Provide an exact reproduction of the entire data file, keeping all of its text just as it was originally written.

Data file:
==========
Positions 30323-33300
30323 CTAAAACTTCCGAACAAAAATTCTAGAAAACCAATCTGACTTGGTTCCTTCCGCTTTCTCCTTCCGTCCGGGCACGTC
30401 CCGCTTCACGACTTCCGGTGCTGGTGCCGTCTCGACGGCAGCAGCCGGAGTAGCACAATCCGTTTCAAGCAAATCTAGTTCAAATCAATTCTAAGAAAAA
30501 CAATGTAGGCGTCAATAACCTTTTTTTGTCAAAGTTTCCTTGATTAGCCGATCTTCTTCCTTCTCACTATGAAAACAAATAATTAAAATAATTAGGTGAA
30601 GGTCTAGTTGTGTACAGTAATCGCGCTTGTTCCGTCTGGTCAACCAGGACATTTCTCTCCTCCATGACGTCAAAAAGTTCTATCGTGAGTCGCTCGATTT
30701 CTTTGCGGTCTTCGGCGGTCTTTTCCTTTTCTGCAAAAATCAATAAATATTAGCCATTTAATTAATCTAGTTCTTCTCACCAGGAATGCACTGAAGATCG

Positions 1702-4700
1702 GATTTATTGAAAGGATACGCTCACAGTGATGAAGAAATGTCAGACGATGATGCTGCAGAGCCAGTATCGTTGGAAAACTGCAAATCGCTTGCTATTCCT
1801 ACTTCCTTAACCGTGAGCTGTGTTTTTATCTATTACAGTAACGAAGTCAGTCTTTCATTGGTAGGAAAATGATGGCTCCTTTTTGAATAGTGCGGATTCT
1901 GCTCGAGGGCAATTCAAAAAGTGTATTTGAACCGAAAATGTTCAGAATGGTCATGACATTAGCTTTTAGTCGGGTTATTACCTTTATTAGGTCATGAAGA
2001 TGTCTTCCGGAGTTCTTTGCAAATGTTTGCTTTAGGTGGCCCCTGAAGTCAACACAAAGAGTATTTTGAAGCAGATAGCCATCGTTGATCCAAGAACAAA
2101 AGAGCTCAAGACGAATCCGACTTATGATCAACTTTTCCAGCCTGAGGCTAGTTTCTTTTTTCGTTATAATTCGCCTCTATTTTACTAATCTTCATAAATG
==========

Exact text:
Positions 30323-33300
30323 CTAAAACTTCCGAACAAAAATTCTAGAAAACCAATCTGACTTGGTTCCTTCCGCTTTCTCCTTCCGTCCGGGCACGTC
30401 CCGCTTCACGACTTCCGGTGCTGGTGCCGTCTCGACGGCAGCAGCCGGAGTAGCACAATCCGTTTCAAGCAAATCTAGTTCAAATCAATTCTAAGAAAAA
30501 CAATGTAGGCGTCAATAACCTTTTTTTGTCAAAGTTTCCTTGATTAGCCGATCTTCTTCCTTCTCACTATGAAAACAAATAATTAAAATAATTAGGTGAA
30601 GGTCTAGTTGTGTACAGTAATCGCGCTTGTTCCGTCTGGTCAACCAGGACATTTCTCTCCTCCATGACGTCAAAAAGTTCTATCGTGAGTCGCTCGATTT
30701 CTTTGCGGTCTTCGGCGGTCTTTTCCTTTTCTGCAAAAATCAATAAATATTAGCCATTTAATTAATCTAGTTCTTCTCACCAGGAATGCACTGAAGATCG

Positions 1702-4700
1702 GATTTATTGAAAGGATACGCTCACAGTGATGAAGAAATGTCAGACGATGATGCTGCAGAGCCAGTATCGTTGGAAAACTGCAAATCGCTTGCTATTCCT
1801 ACTTCCTTAACCGTGAGCTGTGTTTTTATCTATTACAGTAACGAAGTCAGTCTTTCATTGGTAGGAAAATGATGGCTCCTTTTTGAATAGTGCGGATTCT
1901 GCTCGAGGGCAATTCAAAAAGTGTATTTGAACCGAAAATGTTCAGAATGGTCATGACATTAGCTTTTAGTCGGGTTATTACCTTTATTAGGTCATGAAGA
2001 TGTCTTCCGGAGTTCTTTGCAAATGTTTGCTTTAGGTGGCCCCTGAAGTCAACACAAAGAGTATTTTGAAGCAGATAGCCATCGTTGATCCAAGAACAAA
2101 AGAGCTCAAGACGAATCCGACTTATGATCAACTTTTCCAGCCTGAGGCTAGTTTCTTTTTTCGTTATAATTCGCCTCTATTTTACTAATCTTCATAAATG